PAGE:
The Kangaba community has traditionally mined gold with primitive tools. Like many West Africancountries, Mali is a gold producer, and artisanal gold mining has been going on for many centuries. Currently,some one million Malians, about 10% of the population live off this activity, which annually produces more thanthree tonnes of gold. When we arrived at the "orpaillage" or gold digging site after driving a couple of hourson a dirt road, we were greeted by the Chief of the village. This gentleman was surrounded by some membersof his community. The men were idle, their agricultural chores were finished, and the dry season which isdedicated to "orpaillage" had not started yet. However, the tradition allows the women "orpailleuses" to"moonlight" for pocket money so to speak during the inter-season. Some of them were already busy panninggold using large calabashes, up to their knees in holes filled with yellow muddy water. Aida was asking thequestions in Malinke to the illiterate people. No small feat, since the construction of the language is very remotefrom that of French. The Chief agreed to her request to have the head of the Women's Association interviewed. The men sat behind the women who accompanied her, but never interfered with the interview.

Only the more senior women spoke and they explained that now they were only recovering meager goldleft over from prior campaigns and that they keep the money from the sale. With their earnings they wouldmainly buy spices and herbs to improve the family diet. If they were lucky, the extra money would buy clothesfor the children, some medicine or even the colourful cloth for their wrap-around skirt. They emphasized theirconcerns for the older women who could no longer pan but still needed income to make ends meet. It was apriority to help them cultivate small agricultural plots near their homes, so that they could fulfill theirresponsibility to the community, including looking after the children of the able bodied "orpailleuses". Thewomen added that they needed improved tools to better manage water to develop small vegetable plots to sellthe produce in the local market. They also had to generate money to hire a midwife for the village. For thesewomen, improved earnings obviously translated into better health for the members of the community.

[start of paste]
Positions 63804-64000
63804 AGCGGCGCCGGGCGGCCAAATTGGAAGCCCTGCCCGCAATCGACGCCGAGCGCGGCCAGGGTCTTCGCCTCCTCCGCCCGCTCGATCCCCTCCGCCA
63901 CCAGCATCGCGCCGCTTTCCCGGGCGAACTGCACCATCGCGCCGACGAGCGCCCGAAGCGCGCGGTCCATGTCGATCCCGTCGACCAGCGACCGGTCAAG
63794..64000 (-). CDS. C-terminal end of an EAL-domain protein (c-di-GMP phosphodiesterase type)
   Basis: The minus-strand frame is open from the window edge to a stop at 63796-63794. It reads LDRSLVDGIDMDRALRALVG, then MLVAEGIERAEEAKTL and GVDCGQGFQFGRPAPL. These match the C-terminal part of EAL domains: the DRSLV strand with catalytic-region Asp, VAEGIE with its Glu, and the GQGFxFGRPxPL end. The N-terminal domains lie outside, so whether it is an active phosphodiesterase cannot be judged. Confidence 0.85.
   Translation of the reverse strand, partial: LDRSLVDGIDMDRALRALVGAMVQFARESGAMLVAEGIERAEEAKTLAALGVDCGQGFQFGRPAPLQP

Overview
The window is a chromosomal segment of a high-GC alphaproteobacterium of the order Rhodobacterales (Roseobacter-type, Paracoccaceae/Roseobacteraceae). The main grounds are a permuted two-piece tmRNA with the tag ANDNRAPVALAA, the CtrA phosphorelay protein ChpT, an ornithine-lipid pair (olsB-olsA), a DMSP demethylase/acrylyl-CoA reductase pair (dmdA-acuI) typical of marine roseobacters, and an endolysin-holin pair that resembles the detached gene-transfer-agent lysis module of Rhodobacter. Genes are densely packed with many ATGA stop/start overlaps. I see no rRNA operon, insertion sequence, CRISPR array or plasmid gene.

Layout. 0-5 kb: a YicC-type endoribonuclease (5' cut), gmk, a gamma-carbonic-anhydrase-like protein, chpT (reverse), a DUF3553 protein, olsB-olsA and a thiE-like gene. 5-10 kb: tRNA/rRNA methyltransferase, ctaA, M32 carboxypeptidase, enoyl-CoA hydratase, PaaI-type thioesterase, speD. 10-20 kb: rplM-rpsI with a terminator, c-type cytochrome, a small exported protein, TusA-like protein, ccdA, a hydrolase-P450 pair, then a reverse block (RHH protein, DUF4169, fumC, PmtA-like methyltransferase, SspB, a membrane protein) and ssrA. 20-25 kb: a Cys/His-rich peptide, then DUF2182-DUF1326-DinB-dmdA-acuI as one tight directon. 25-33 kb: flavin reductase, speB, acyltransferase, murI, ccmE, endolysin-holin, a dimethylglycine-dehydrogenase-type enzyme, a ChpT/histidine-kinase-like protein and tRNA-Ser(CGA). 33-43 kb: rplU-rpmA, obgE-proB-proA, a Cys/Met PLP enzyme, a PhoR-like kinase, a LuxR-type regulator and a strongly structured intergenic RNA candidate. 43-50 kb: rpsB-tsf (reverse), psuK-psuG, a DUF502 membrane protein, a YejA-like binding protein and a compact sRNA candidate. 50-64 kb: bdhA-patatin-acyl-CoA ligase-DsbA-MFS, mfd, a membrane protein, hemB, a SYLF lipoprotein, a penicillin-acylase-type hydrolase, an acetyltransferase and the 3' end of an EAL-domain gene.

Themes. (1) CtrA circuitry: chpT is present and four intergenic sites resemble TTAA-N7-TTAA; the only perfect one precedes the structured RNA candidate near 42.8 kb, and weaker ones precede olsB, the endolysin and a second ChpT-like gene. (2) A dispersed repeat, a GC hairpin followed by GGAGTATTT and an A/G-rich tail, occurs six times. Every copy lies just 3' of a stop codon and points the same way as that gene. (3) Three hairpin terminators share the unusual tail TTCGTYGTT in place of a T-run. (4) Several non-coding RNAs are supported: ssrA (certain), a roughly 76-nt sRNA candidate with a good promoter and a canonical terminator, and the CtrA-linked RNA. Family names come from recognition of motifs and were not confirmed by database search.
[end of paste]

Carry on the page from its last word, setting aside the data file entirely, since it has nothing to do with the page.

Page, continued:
Our challenge is now to translate this knowledge into a community-based project which will improve ina sustainable manner the welfare of the Kangaba community.

Béatrice Labonne

Contact: Béatrice Labonne, Tel. (212) 963-8790, Fax. (212) 963-4340, E-mail: labonne@un.org

A national seminar on the results and policy uses of environmental accounting was held in Manila,Philippines from 15 to 16 January 1998. The seminar discussed the results of an integrated environmental andeconomic accounting project, supported financially by UNDP and technically by the United Nations StatisticsDivision (UNSD).

The Chinese Authorities in charge of State-Owned Enterprises reform have requested assistance inproviding "best practices" and country experiences on the establishment and management of shareholdingenterprises as one way to reform the State-Owned Enterprises. In response to this request, a resource paper foruse at the back-to-back workshops scheduled for mid-1998 is being prepared.

Just Published


The World Economy at the beginning of 1998

The World Economy at the beginning of 1998, released to the press in advance, unedited version inDecember, has just been issued as an ECOSOC document in all six languages (E/1998/INF/1). It is a documentof the Organizational session of ECOSOC held from 3 to 6 February 1998 and was the basis for a briefing fordelegations and the United Nations community by Mr. Desai on 22 January 1998. The report reviews thecurrent economic situation and outlook in the world's major regions and in international trade and finance. Itdecries an international system that demands austerity for a return to financial market confidence. In thediscussion following Mr. Desai's presentation, a number of comments and questions were put on the situationin East Asia as a result of the economic crisis faced by some countries in that region.

Contact: Barry Herman, Development Policy Analysis Division, Tel. (212) 963-4747, Fax (212) 963-1061, E-mail: herman@un.org. The advance English version of the report can be accessed on-line athttp://www.un.org/esa.


World population projections to 2150

The Population Division has just issued long-range population projections 1950 to 2150. The Divisionprepares biennially the official United Nations population estimates and projections for countries, urban and ruralareas, and major cities for all countries and areas of the world. The latest revision, World Population Prospects:The 1996 Revision, refers to the period 1950-2050. Realization of the full consequences of changes in fertilityand mortality on population growth requires a longer time frame. Therefore, periodically the PopulationDivision prepares population projections for an extended time horizon, in this case to 2150.